I think a lot of my disappointment in these stories is that they were way too short. Most of them were around 20 pages long, and it just didn’t give the authors enough time to tell a story with real value. Most of them felt like they could be a decent chapter in a full-length novel, but they just didn’t cut it on their own. Here is my rating for each of the stories in the collection:

Mother Carey’s Table by J. Anderson Coats: 2 stars
The Journey by Marie Lu: 2.5 stars
Madeleine’s Choice by Jessica Spotswood: 2 stars (would be less but I enjoyed the writing)
El Destinos by Leslye Walton: 3 stars
High Stakes by Andrea Cremer: 3.5 stars (would have been 4.5 or 5 stars if this awesome plot wasn’t wasted on a 20 page short story)
The Red Raven Ball by Caroline Tung Richmond: 3.5 stars
Pearls by Beth Revis: 3 stars
Gold in the Roots of the Grass by Marissa Meyer: 3 stars
The Legendary Garret Girls by Y.S. Lee: 3.5 stars
The Color of the Sky by Elizabeth Wein: not quite 3 stars
Bonnie and Clyde by Saundra Mitchell: 3 stars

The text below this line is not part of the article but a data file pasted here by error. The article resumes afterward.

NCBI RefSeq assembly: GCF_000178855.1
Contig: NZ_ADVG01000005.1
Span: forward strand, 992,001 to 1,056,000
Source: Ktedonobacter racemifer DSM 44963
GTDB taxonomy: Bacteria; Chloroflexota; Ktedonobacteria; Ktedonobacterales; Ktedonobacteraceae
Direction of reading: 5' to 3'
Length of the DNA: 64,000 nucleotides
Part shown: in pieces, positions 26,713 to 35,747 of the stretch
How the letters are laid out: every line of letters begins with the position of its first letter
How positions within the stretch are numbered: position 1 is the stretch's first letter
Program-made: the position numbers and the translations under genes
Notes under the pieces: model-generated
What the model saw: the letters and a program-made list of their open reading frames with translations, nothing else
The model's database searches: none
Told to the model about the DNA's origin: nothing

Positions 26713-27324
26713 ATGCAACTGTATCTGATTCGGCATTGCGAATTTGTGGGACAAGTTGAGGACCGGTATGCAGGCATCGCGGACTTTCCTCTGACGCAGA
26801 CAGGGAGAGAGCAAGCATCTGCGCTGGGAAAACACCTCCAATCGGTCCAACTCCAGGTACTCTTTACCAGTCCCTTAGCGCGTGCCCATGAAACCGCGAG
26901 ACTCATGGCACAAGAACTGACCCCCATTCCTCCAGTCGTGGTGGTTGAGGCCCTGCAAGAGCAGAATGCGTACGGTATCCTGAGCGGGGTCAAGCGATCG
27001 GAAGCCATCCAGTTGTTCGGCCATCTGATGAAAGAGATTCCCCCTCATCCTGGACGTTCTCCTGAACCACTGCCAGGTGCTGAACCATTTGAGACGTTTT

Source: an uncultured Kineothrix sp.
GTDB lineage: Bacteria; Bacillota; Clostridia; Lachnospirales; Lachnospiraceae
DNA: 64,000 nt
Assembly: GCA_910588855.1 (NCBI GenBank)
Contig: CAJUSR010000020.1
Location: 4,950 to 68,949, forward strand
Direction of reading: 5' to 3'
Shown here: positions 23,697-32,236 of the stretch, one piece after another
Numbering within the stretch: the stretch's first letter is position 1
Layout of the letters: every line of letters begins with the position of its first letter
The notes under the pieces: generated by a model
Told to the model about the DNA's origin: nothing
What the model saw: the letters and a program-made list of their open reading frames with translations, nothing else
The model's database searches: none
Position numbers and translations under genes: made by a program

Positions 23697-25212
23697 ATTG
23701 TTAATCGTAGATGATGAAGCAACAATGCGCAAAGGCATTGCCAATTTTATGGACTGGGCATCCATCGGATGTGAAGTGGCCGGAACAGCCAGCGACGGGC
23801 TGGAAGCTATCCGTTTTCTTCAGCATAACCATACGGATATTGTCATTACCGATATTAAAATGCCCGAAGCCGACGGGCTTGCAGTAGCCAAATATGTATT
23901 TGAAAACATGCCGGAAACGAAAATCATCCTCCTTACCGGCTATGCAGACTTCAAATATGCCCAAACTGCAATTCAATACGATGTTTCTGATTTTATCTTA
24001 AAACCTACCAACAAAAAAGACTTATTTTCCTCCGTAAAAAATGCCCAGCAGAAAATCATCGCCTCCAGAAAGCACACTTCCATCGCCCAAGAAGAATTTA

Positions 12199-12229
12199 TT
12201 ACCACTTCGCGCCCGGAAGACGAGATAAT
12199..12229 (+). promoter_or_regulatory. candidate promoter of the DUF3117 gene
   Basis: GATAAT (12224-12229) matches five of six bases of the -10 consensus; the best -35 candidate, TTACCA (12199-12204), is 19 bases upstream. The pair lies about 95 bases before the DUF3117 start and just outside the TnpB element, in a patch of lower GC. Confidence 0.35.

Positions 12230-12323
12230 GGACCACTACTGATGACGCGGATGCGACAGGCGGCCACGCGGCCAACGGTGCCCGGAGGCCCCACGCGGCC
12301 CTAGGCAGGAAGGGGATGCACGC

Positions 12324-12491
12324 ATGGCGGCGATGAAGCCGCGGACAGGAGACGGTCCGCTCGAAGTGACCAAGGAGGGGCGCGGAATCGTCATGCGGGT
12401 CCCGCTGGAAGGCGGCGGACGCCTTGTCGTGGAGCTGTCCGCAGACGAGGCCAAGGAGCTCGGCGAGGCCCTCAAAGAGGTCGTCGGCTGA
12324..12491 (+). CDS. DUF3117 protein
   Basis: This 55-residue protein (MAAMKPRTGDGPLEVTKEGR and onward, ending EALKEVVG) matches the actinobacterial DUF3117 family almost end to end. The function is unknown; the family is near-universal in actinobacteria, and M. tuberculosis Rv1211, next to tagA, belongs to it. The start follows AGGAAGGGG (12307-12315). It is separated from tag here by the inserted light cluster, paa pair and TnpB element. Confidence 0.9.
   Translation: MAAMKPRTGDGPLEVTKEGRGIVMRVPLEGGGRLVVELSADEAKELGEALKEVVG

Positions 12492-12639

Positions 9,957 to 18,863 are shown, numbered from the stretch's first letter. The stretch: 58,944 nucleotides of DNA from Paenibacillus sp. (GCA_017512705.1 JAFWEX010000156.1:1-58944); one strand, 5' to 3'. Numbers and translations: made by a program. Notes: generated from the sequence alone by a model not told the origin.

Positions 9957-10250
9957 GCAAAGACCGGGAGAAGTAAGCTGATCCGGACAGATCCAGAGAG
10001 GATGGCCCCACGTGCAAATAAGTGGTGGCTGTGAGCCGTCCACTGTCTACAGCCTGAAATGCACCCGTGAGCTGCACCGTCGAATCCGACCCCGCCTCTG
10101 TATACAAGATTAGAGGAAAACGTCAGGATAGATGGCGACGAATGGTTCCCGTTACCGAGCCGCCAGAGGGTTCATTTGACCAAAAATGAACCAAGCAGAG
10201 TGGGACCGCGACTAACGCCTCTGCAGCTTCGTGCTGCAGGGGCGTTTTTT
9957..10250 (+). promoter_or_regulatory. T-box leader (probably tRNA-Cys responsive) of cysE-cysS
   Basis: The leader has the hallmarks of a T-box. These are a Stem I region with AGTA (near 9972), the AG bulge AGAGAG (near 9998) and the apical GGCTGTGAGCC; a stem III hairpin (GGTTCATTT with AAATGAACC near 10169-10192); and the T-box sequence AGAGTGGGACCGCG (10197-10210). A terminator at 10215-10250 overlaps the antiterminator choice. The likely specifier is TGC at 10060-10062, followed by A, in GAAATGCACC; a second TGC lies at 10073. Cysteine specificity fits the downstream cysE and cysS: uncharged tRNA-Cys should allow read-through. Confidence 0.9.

Hard Times by Katherine Longshore: 2.5 stars
City of Angels by Lindsay Smith: 2.5 stars
Pulse of Panthers by Kekla Magoon: 3 stars
The Whole World is Watching by Robin Talley: 3.5 stars

All in all, there are a few good stories in this collection, but as a whole, it is pretty disappointing. I think if you have been wanting to check out A Tyranny of Petticoats, you definitely should. Don’t get discouraged by this review, but don’t go into this book with very high expectations either. I would recommend reading these stories one by one, maybe with some breaks in between. I read them all back to back and I think that added to my frustration with the book.

2.5 Stars

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When your high hopes aren’t met…..

…..blame it on the books.